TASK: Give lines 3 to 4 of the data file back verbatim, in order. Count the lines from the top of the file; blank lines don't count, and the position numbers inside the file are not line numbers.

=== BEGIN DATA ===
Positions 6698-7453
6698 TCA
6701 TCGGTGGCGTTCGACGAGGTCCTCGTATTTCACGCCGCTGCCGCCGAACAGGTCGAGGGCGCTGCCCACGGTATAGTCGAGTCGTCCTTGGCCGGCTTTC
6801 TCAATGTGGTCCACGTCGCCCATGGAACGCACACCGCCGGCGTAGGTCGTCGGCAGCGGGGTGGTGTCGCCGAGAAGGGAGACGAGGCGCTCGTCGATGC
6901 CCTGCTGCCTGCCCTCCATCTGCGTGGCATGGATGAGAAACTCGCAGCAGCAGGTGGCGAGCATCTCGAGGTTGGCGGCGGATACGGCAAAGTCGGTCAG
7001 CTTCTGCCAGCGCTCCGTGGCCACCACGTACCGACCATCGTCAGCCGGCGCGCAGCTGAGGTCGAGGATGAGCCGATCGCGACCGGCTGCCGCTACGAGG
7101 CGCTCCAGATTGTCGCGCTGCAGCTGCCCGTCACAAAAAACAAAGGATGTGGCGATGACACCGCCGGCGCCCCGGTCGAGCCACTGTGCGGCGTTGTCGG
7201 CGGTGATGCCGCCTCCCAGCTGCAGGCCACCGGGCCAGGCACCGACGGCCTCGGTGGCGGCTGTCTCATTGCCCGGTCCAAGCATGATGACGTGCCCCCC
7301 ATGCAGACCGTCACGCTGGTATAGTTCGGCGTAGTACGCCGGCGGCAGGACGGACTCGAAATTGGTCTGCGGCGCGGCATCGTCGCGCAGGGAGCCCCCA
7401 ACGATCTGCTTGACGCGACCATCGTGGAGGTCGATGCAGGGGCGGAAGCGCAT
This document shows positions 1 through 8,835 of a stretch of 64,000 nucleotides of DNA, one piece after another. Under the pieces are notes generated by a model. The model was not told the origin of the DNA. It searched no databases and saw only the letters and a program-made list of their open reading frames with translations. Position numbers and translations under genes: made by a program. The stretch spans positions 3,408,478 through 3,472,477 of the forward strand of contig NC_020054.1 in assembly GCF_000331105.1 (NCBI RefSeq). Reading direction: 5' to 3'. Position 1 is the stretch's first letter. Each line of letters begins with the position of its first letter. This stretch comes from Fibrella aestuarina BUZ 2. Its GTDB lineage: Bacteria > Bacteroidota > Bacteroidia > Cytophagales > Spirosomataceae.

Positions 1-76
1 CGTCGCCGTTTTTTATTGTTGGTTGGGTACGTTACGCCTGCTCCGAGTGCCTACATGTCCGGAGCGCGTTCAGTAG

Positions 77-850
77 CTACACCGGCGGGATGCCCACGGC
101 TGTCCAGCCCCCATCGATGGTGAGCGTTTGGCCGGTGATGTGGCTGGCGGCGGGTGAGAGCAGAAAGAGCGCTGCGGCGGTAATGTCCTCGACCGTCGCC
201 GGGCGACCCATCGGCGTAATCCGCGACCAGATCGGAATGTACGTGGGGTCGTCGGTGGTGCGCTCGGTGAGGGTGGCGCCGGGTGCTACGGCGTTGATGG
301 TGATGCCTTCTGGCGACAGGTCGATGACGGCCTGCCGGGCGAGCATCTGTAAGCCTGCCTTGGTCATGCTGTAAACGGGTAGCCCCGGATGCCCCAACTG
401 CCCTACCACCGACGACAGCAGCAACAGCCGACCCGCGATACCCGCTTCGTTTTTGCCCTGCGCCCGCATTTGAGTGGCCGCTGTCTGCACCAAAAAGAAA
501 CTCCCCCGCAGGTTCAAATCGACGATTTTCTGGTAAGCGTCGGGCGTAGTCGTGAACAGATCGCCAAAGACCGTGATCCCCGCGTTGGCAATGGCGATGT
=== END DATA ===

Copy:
6701 TCGGTGGCGTTCGACGAGGTCCTCGTATTTCACGCCGCTGCCGCCGAACAGGTCGAGGGCGCTGCCCACGGTATAGTCGAGTCGTCCTTGGCCGGCTTTC
6801 TCAATGTGGTCCACGTCGCCCATGGAACGCACACCGCCGGCGTAGGTCGTCGGCAGCGGGGTGGTGTCGCCGAGAAGGGAGACGAGGCGCTCGTCGATGC